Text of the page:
New York’s 1920s securities law, called the Martin Act, gives the state attorney general broad powers over financial fraud. However, Judge Lewis Bart Stone, in a courtroom conference with the prosecuting and defense attorneys, pointed out that Henry Morris, former comptroller Alan Hevesi’s political adviser and chief fund-raiser, did not work for the state, according to Reuters.
Stone said this lack of a direct relationship may raise questions about whether Morris was required to disclose the fees he was paid from investment firms which sought business from the state pension fund. “This is real judge stuff because (Henry) Morris was not a state employee,” said Stone, according to Reuters. “This is very interesting to me– that will be an issue that sooner or later will get resolved.”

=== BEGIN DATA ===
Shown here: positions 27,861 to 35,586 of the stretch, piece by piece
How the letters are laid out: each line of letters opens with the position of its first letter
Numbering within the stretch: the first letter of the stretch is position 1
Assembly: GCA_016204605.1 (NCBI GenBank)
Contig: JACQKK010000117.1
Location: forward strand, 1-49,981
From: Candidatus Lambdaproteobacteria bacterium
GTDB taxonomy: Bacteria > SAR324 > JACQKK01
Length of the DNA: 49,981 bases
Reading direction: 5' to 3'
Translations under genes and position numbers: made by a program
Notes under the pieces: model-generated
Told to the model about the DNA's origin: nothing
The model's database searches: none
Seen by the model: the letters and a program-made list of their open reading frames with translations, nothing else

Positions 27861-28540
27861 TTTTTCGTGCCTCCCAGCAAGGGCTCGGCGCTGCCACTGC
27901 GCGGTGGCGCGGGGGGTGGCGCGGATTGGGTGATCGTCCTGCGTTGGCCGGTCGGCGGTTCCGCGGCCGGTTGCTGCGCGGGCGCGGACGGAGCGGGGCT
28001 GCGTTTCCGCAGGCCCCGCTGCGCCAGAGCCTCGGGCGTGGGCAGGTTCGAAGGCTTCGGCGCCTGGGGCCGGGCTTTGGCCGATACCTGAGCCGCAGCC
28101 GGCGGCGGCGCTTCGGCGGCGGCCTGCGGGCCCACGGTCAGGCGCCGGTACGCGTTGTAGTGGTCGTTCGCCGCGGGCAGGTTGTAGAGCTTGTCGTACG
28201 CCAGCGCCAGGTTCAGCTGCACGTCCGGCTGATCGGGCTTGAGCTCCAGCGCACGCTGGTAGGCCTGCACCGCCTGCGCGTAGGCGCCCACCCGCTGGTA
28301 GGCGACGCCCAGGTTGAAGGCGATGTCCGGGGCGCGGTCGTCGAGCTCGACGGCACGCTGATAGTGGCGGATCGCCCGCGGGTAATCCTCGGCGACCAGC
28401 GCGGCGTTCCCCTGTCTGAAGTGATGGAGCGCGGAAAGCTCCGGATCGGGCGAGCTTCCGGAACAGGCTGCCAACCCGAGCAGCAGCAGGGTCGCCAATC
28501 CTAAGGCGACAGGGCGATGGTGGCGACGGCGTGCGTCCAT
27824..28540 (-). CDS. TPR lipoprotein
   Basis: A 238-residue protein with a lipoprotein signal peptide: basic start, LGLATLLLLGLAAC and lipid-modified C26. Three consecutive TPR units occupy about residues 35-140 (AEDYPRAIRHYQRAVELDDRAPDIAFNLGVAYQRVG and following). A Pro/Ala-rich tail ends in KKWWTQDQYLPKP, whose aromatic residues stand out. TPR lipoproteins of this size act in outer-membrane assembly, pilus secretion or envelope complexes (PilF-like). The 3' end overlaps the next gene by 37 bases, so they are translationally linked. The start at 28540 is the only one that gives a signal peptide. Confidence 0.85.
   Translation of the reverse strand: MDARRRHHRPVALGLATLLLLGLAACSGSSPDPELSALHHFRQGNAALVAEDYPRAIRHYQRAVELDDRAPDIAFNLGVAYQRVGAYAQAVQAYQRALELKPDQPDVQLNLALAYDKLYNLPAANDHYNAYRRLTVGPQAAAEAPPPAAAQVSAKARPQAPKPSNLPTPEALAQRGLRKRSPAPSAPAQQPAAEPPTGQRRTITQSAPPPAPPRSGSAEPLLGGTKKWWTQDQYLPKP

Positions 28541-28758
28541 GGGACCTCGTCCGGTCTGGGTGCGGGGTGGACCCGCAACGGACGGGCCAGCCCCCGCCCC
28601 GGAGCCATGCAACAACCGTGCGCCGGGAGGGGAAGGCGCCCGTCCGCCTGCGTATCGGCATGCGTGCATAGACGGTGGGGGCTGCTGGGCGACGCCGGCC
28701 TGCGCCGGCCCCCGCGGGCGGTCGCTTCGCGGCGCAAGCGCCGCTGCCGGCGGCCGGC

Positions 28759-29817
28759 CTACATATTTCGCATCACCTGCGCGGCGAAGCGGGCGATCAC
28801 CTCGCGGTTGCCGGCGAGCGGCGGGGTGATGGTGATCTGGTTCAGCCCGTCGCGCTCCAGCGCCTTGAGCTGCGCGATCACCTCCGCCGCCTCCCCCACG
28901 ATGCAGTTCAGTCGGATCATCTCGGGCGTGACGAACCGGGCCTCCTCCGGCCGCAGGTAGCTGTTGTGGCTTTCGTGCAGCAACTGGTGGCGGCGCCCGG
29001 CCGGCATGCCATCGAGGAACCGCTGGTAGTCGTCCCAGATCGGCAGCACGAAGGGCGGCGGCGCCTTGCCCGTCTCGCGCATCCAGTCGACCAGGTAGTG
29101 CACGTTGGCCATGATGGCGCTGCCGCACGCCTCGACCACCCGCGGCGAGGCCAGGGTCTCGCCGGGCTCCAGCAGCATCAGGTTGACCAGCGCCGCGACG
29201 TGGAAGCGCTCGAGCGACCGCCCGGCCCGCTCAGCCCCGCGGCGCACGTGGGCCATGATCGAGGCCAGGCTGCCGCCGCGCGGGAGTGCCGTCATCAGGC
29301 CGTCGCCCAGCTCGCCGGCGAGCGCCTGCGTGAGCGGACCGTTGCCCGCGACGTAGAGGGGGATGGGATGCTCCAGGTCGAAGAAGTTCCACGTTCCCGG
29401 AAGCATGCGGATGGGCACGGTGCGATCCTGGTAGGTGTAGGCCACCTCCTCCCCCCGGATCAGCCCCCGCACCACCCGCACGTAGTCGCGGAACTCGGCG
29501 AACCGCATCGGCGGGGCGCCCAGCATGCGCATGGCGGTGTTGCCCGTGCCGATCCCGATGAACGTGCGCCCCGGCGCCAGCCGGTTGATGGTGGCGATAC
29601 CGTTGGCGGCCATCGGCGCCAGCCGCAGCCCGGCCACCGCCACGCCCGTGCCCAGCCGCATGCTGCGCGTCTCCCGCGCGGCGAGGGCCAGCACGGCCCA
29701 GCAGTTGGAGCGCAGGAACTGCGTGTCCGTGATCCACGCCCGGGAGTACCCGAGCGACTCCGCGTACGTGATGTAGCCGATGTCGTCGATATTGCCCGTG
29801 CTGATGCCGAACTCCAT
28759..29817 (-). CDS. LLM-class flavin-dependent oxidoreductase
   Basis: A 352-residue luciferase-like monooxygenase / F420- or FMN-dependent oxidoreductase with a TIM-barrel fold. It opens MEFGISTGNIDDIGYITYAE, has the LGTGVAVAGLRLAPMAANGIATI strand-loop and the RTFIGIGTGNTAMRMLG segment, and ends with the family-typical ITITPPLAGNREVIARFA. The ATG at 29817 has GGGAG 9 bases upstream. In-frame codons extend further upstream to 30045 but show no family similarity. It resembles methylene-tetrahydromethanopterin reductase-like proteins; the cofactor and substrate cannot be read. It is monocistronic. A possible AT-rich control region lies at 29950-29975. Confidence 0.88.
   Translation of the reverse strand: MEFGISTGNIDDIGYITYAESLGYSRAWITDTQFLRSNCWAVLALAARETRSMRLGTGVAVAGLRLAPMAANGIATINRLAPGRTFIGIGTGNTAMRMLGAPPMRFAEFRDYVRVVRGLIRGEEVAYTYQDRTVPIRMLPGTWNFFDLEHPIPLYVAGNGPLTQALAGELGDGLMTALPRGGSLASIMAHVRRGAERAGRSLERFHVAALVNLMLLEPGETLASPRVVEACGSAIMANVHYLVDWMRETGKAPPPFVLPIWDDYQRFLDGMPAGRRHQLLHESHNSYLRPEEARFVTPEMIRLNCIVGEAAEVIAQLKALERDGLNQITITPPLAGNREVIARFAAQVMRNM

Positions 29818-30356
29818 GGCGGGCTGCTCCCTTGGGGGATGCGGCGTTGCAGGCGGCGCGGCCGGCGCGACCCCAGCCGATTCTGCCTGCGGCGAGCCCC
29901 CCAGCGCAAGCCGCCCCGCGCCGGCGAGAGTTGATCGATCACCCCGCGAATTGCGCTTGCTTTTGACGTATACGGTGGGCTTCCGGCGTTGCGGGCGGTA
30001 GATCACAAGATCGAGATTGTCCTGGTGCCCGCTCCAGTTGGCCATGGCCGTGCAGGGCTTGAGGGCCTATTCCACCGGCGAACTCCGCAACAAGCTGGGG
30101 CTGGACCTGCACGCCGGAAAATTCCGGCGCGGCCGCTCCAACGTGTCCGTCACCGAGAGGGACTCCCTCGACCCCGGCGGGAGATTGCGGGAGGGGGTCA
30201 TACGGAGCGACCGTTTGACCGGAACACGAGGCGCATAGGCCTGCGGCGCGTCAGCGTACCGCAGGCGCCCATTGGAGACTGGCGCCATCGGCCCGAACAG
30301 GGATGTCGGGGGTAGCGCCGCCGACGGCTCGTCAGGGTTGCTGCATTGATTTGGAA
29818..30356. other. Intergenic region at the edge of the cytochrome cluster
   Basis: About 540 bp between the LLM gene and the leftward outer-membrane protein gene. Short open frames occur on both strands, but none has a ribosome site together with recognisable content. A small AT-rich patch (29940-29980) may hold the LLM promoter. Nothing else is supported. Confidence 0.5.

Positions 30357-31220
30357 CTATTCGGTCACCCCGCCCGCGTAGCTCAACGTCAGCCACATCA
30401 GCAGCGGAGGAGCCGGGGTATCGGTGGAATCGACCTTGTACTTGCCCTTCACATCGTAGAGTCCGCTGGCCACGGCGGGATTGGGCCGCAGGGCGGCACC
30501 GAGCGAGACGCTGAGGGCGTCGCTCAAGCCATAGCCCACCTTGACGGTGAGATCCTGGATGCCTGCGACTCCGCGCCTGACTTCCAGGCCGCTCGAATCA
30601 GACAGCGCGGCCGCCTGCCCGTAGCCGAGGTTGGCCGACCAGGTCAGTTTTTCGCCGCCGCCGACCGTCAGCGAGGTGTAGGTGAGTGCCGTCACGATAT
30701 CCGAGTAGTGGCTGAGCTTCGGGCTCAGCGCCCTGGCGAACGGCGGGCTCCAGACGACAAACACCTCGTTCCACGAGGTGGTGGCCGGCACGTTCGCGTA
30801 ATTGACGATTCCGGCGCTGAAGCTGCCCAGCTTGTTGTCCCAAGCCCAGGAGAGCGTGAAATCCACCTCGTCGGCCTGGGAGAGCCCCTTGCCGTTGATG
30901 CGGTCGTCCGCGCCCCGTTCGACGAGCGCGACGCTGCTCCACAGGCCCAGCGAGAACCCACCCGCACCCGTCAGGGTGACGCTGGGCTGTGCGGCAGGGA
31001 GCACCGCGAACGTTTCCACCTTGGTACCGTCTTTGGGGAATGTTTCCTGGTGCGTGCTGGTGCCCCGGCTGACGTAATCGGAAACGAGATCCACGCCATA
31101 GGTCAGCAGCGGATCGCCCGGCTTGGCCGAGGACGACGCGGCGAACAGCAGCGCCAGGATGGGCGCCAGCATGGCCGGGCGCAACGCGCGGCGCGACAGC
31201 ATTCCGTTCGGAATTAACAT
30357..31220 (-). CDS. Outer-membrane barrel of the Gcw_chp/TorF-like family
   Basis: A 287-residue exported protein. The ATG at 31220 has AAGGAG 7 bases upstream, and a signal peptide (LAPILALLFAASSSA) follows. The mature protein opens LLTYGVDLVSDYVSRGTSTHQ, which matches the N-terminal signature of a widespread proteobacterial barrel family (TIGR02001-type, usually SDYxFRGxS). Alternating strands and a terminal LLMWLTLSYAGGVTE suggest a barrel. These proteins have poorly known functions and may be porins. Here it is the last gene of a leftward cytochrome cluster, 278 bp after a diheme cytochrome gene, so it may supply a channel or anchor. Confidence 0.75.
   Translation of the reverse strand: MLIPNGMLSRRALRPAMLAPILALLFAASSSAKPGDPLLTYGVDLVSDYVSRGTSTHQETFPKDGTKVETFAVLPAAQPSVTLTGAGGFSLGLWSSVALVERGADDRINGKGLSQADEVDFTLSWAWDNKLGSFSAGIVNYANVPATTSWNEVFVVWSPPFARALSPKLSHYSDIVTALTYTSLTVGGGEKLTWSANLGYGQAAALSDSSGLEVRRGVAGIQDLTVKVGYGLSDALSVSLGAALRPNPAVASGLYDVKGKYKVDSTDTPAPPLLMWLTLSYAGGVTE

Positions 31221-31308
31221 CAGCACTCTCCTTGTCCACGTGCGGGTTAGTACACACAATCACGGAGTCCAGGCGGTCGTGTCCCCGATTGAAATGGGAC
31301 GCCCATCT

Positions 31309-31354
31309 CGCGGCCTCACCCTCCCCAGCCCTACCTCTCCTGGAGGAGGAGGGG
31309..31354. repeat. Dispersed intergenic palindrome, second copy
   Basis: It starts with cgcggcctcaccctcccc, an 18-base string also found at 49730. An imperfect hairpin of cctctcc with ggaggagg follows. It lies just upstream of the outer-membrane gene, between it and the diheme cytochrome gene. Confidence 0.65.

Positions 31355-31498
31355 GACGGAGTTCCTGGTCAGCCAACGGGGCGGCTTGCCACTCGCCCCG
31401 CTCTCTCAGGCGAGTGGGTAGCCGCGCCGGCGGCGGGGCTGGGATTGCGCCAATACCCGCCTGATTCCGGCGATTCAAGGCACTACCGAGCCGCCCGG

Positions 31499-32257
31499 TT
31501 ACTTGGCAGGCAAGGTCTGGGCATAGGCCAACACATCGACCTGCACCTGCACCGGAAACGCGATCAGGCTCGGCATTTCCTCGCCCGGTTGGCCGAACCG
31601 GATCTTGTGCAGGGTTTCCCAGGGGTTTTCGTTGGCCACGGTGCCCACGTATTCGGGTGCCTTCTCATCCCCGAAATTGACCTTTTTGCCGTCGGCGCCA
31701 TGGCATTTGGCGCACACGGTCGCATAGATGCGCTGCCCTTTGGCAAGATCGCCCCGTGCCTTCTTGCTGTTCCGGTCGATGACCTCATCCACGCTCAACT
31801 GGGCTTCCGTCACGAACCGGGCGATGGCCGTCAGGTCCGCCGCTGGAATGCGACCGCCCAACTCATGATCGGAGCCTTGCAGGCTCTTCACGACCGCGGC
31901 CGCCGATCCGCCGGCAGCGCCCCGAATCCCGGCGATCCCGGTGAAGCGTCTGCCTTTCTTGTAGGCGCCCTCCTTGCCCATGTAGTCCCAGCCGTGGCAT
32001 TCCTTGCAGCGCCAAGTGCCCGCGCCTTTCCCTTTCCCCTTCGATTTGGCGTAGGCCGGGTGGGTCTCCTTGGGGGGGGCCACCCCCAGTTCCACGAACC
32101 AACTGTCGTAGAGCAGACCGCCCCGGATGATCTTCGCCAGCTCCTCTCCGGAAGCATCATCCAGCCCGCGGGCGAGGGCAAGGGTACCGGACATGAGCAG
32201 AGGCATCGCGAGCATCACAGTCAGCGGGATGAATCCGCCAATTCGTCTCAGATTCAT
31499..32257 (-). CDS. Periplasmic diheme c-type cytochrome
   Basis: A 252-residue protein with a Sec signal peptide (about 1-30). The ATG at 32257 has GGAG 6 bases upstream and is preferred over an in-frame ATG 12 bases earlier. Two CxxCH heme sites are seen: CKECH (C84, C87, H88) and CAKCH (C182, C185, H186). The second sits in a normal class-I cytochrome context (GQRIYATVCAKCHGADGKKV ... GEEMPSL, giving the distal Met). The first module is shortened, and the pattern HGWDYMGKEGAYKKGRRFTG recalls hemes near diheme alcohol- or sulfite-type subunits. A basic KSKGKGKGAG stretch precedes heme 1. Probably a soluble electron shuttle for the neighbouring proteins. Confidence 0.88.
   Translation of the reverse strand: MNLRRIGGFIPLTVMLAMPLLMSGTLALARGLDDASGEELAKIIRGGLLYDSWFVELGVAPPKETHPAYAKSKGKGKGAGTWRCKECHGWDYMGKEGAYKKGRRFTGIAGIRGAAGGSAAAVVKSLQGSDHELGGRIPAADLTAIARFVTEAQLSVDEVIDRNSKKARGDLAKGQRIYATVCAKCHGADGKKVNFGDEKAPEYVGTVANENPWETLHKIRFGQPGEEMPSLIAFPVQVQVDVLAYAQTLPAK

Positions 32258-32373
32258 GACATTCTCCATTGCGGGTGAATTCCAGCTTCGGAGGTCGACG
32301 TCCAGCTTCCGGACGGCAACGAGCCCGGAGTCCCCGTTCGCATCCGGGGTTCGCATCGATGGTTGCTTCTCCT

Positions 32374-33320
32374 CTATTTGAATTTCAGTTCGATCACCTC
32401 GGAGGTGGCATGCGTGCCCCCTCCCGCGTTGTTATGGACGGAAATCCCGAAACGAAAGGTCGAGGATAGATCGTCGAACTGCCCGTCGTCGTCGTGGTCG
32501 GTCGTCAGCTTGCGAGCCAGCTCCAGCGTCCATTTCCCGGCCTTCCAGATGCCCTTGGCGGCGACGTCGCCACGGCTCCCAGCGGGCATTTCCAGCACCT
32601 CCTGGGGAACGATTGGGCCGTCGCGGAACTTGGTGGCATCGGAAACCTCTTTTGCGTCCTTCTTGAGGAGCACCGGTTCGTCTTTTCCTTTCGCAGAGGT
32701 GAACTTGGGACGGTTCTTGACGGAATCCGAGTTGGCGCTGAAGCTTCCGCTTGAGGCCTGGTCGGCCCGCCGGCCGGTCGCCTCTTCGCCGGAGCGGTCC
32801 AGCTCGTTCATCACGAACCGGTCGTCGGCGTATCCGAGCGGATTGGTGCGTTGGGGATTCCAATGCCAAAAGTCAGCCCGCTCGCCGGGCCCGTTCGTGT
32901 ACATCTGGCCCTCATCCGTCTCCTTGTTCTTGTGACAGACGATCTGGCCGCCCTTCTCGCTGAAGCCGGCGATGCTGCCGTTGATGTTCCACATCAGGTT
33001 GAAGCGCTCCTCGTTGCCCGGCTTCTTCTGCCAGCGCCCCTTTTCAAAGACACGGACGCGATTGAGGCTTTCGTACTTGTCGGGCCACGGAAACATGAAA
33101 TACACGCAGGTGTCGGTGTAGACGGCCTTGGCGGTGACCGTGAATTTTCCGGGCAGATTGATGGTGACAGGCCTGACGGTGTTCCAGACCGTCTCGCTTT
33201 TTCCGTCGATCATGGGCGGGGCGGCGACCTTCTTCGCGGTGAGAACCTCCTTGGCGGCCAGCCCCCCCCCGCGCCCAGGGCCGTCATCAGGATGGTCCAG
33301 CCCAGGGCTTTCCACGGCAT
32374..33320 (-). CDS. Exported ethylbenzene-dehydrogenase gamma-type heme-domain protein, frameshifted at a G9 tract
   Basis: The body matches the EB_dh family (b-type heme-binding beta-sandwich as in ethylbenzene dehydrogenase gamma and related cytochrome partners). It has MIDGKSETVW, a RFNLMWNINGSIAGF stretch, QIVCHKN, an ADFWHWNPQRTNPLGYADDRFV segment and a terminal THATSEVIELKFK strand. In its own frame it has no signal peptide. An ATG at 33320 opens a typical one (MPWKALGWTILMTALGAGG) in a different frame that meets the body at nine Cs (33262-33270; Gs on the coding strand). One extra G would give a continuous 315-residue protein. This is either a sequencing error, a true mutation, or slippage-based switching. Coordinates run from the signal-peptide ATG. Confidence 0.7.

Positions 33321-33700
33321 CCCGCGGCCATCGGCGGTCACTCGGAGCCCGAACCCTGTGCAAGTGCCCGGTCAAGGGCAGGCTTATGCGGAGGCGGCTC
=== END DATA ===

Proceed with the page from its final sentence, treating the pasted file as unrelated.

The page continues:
Stone predicted his decision might eventually be appealed to the state’s top court.
Cuomo’s two-year investigation has been joined by the U.S. Securities and Exchange Commission and has sparked probes in other states, including New Mexico and California, as well as within the California Public Employees Retirement System (see CalPERS to Examine Fees Paid to Adviser ).
The lawyers for Morris and David Loglisci, the former state pension investment officer who has also been charged (see Former NY Common Fund CIO Charged by SEC ), say their clients are innocent.
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